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Oral Cavity Disease in Cats

Andrew Sparkes, BVetMed, PhD, DECVIM, MANZCVS, MRCVS, Simply Feline Veterinary Consultancy, Co-Editor, Journal of Feline Medicine and Surgery

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In the literature

Falcão F, Faísca P, Viegas I, de Oliveira JT, Requicha JF. Feline oral cavity lesions diagnosed by histopathology: a 6-year retrospective study in Portugal. J Feline Med Surg. 2020. doi: 10.1177/1098612X19900033


FROM THE PAGE …

A substantial retrospective study evaluated 297 surgically removed feline oral cavity lesions submitted to a pathology laboratory service in Lisbon, Portugal, over a 6-year period. Most samples were incisional (86.2%) or punch biopsies (1.7%), and 12.1% were excisional biopsies.

Overall, 64.4% of biopsies were from cats ≥7 years of age and 31.9% were from cats 7 months to 6 years of age. The major anatomical regions biopsied were the gingiva (43.1%), oral mucosa (16.2%), tongue (10.8%), lips (8.1%), and palate (5.7%). Other sites included the oropharynx, maxillary bone, salivary glands, floor of the mouth, and tonsils. Histopathology revealed an inflammatory process in 63% of cases and a neoplastic process in 37%. The proportion of neoplastic cases increased with age and accounted for most lesions in cats ≥11 years of age. However, even in young cats (ie, 7 months to 2 years of age) and young adult cats (ie, 3-6 years of age), neoplastic lesions were seen frequently, representing 5.4% and 16.7% of biopsies in cats of those ages, respectively.

Of the 187 cases of inflammatory disease, 62% (n = 116) were feline chronic gingivostomatitis (FCGS), with the most common sites affected being the gingiva (n = 66), oral mucosa (n = 22), and oropharynx (n = 12). FCGS was seen in cats of all ages but was most common in male cats 7 months to 10 years of age. Eosinophilic granuloma complex (EGC) lesions accounted for 17.6% (n = 33) of inflammatory lesions and comprised 23 eosinophilic ulcers and 10 eosinophilic granulomas. The most common sites of EGC lesions were the lips (n = 12) and tongue (n = 5). Other inflammatory lesions included nasopharyngeal polyps, nonspecific stomatitis, and gingival hyperplasia.

Of the 110 neoplastic lesions, 90 (81.8%) were classified as malignant, and overall, squamous cell carcinoma (SCC) was the most common tumor (n = 49; 44.5%). The gingiva (n = 18) and mandible (n = 10) were the most common sites affected by SCC, and most of these cats were ≥11 years of age. Other neoplastic lesions included undifferentiated tumors (17.3%), odontogenic tumors (8.2%), peripheral nerve sheath tumors (8.2%), adenocarcinomas (5.4%), and fibrosarcomas (4.5%).

Two cats with sublingual mass lesions in which the importance of biopsy and histology is emphasized. The lesion in Figure A was diagnosed as an eosinophilic granuloma complex legion and the lesion in Figure B as squamous cell carcinoma.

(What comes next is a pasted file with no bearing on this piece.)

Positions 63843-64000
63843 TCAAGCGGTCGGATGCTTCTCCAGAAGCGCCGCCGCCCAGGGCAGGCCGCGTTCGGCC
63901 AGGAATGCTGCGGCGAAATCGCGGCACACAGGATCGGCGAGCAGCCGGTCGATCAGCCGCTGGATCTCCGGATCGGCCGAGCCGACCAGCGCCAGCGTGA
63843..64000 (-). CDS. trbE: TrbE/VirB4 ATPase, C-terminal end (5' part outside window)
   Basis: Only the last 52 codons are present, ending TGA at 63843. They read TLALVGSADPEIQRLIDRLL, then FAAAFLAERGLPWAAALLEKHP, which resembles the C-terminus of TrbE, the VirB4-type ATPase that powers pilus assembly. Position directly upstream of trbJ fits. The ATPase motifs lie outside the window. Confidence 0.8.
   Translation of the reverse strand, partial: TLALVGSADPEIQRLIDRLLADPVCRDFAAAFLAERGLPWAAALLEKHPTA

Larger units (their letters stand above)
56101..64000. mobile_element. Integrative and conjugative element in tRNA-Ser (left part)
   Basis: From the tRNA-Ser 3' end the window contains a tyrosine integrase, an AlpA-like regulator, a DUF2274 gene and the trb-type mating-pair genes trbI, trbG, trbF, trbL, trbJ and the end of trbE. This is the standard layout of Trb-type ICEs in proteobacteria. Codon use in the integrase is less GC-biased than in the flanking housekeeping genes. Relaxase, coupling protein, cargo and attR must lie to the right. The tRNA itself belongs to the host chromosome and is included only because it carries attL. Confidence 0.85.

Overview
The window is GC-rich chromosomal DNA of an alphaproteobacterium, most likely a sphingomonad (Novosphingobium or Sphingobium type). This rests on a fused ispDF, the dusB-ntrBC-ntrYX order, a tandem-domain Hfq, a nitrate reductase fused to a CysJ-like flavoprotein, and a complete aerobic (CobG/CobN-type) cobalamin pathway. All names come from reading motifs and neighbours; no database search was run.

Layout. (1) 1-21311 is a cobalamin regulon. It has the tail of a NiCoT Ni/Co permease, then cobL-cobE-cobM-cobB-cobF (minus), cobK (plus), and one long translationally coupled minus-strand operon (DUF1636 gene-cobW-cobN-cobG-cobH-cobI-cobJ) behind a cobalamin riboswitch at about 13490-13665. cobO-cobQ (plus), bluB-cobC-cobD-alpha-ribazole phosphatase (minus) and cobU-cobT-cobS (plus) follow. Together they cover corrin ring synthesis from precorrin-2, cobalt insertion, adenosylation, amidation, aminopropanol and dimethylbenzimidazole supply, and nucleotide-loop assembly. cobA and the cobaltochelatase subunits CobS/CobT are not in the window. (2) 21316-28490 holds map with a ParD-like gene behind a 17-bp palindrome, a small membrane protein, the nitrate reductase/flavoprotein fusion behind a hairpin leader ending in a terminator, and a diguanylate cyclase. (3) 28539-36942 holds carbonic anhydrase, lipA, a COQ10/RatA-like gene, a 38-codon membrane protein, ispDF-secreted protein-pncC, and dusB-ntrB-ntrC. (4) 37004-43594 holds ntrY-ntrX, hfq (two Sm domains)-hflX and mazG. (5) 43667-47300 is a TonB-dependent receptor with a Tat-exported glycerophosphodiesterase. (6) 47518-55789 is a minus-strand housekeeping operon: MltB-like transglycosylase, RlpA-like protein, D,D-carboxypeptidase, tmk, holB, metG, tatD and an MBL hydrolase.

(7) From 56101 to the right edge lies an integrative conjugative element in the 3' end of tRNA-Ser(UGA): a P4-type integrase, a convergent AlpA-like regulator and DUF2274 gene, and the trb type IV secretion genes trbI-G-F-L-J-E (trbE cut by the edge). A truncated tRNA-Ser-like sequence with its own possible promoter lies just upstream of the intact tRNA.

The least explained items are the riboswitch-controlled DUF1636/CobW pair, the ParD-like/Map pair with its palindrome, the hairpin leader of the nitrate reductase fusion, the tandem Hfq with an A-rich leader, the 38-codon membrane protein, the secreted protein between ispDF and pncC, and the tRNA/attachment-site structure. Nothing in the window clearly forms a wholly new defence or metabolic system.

Two cats with sublingual mass lesions in which the importance of biopsy and histology is emphasized. The lesion in Figure A was diagnosed as an eosinophilic granuloma complex legion and the lesion in Figure B as squamous cell carcinoma.

FIGURE Two cats with sublingual mass lesions in which the importance of biopsy and histology is emphasized. The lesion in Figure A was diagnosed as an eosinophilic granuloma complex legion and the lesion in Figure B as squamous cell carcinoma.

Two cats with sublingual mass lesions in which the importance of biopsy and histology is emphasized. The lesion in Figure A was diagnosed as an eosinophilic granuloma complex legion and the lesion in Figure B as squamous cell carcinoma.
Two cats with sublingual mass lesions in which the importance of biopsy and histology is emphasized. The lesion in Figure A was diagnosed as an eosinophilic granuloma complex legion and the lesion in Figure B as squamous cell carcinoma.

FIGURE Two cats with sublingual mass lesions in which the importance of biopsy and histology is emphasized. The lesion in Figure A was diagnosed as an eosinophilic granuloma complex legion and the lesion in Figure B as squamous cell carcinoma.

FIGURE Two cats with sublingual mass lesions in which the importance of biopsy and histology is emphasized. The lesion in Figure A was diagnosed as an eosinophilic granuloma complex legion and the lesion in Figure B as squamous cell carcinoma.


… TO YOUR PATIENTS

Key pearls to put into practice:

1

This study emphasizes the breadth of pathologies that occur in the feline oral cavity and the need for histologic examination of biopsy material for an accurate diagnosis.

2

In this study, inflammatory lesions were more common than neoplastic lesions, with FCGS and EGC being the most common. This emphasizes the importance of differentiating the disease process, as underlying etiologies and management options differ markedly.1

3

Although neoplastic disease is more common in older cats, oral tumors can also be seen in younger cats, and the presence of malignant disease does not invariably equate to a poor prognosis. Dependent on the underlying disease, different treatment options may be possible.2-4

References

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